"Mr Moor’s extensive experience and networks in the solar and BIPV markets throughout Europe and the rest of the world will be an invaluable addition to the management team bringing a strong industry background that to date has been lacking within the current board and management," Victor added.


Dieter will lead ClearVue's European sales and marketing office and will be the CEO of a new subsidiary that the company is establishing in the Netherlands.



Read the full article on The Market Herald here. 

CPV TABLES HALF-YEAR REPORT

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ClearVue Technologies (ASX:CPV) tables half-year report

Industrial

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CPV up 11 per cent after recieving order from Grafsol
Image Sourced ClearVue Resources


ClearVue Technologies (CPV) has tabled its half-year report, showing a 51.6 per cent increase to reported revenue from ordinary activities

The company spent the six month period focused on international sales and marketing activities as well as beginning construction at the world's first solar greenhouse

Additionally, ClearVue managed to appoint a new U.S. manufacturer and distributor during the period

CPV's board also underwent a refresh during the six months, with a new CEO assigned as well

Financially, ClearVue ended December 31 with a $1.8 million loss which is an increase on the previous corresponding period's $1.22 million loss

The company's bank balance grew to $2.39 million after it carried out a successful capital raising in August and September


ClearVue Technologies (CPV) has tabled its half-year report for the 2021 financial year, revealing a 51.6 per cent increase to reported revenue from ordinary activities.


Finances & activities

The industrial stock's revenue totalled more than $574,000 at the end of the half-year, up from just over $378,000 at the end of 1H FY20.


The company ended December 31 with a $1.8 million loss, which is an increase on the previous corresponding period's $1.22 million loss.


ClearVue's bank balance also grew to $2.39 million by the end of the half-year after it successfully carried out a capital raising in August and September.


Activities wise, the company spent much of the six months to December 31 focused on international sales and marketing efforts.

CPV signed a new distributor for Sao Paulo, Brazil and also received an order from that same distributor for a project which is due to kickoff this year.


Additionally, ClearVue received an order relating to a greenhouse at Fujisan Winery, which is based in Japan.


In a big development for the business, the half-year period also marked the beginning of construction on the world's first solar greenhouse.




Leadership changes

CPV used the six months to December to refresh its board with the appointment of Roger Steinepreis and with Jamie Lyford and Sean Rosenberg both resigning.


Jamie is staying with the business but has instead moved into both the Chief Operating Officer and General Counsel role.


Additionally, Kenan Jagger stepped into the interim CEO role. Since the end of the half-year though, Kenan has left the company and Dieter Moor has been awarded the European CEO role.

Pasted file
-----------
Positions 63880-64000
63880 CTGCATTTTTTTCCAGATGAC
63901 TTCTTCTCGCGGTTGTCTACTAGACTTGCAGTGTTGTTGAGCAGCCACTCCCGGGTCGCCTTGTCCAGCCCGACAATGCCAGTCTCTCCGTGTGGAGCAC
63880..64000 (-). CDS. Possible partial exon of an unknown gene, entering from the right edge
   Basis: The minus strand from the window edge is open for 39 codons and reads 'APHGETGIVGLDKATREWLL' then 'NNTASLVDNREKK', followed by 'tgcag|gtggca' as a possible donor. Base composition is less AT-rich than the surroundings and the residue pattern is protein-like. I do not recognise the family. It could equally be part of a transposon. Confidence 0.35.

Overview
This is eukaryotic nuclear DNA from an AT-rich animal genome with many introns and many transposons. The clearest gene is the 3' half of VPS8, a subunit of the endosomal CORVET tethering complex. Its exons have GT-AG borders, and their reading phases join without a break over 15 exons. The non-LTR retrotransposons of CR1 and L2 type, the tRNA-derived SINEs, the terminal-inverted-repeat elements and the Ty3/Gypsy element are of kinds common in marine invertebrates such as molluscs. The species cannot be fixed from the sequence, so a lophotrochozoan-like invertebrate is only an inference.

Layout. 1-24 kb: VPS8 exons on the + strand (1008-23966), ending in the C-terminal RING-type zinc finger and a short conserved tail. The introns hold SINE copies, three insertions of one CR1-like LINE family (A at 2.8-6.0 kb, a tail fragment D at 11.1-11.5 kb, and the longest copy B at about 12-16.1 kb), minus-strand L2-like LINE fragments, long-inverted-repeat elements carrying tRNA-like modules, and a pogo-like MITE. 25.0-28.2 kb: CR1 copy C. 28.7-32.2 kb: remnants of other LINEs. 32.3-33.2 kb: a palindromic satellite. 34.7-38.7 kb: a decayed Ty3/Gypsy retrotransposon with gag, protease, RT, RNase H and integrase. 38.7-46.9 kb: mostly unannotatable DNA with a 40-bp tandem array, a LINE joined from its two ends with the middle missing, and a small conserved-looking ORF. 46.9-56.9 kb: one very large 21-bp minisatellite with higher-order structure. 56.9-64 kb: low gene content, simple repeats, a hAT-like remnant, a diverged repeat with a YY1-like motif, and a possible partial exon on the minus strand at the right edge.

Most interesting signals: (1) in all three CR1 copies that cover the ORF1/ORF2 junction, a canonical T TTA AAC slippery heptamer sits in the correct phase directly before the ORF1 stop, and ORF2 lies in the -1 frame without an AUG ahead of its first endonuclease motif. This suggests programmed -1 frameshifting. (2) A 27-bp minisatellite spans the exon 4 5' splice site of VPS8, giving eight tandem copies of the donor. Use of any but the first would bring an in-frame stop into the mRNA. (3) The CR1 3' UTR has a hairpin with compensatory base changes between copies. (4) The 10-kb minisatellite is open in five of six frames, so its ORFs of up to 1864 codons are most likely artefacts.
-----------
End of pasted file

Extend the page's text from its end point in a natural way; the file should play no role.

Read the full article on The Market Herald here.

CLEARVUE BEGINS INSTALLATION AT MURDOCH

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ClearVue Technologies (ASX:CPV) advances world-first clear solar glass greenhouse 


  • Installation of ClearVue Technologies' (CPV) energy-generating photovoltaic glazing panels has begun on the world-first clear solar glass greenhouse
  • The greenhouse is being erected at Murdoch University in Western Australia as part of a new grains research precinct 
  • ClearVue CEO Ken Jagger said the company expects the greenhouse will generate greater market awareness of its technology and products 
  • Shares have been trading 3.1 per cent lower at 31.5 cents


Installation of ClearVue Technologies' (CPV) energy-generating photovoltaic glazing panels has begun on the world-first clear solar glass greenhouse.


The Australian company integrates solar technology into building surfaces and its products include glazing, which means renewable energy can be generated from windows without detracting from their transparency. 


The greenhouse, which will utilize Clearvue PV IGU glazing, is being erected at Murdoch University in Western Australia and is part of a new $7.5 million grains research precinct.


ClearVue CEO Ken Jagger said the company expects the greenhouse will generate greater market awareness of what it has to offer.

 

"We are starting to see strong interest globally for the ClearVue product from greenhouse suppliers, growers and other protected cropping end-users. We expect the fully constructed greenhouse to lead to an even greater market awareness of our technology and product."


The precinct is partially funded by infrastructure grants from the Grains Research Development Corporation and was officially opened by the Agriculture Minister Alannah McTiernanon last month. 


"We look forward to updating the market once the greenhouse is commissioned in the next few months, and as the larger research aspects of the project progress," added the CEO. 


Plant trials in the greenhouse are expected to commence during March or April this year. 


Shares have been trading 3.1 per cent lower at 31.5 cents at 3:02 pm AEDT.


See Full Article Here. 


About Us

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ClearVue’s 2020 Vision

ClearVue PV has been working for years perfecting a technology that utilises an age old building material, one that protects us from and connects us to our environment, clear glass!

Our patented technology allows visible light to pass through a pane of glass, while the invisible wavelengths of light are deflected to the edges of the glass where they are converted into electricity.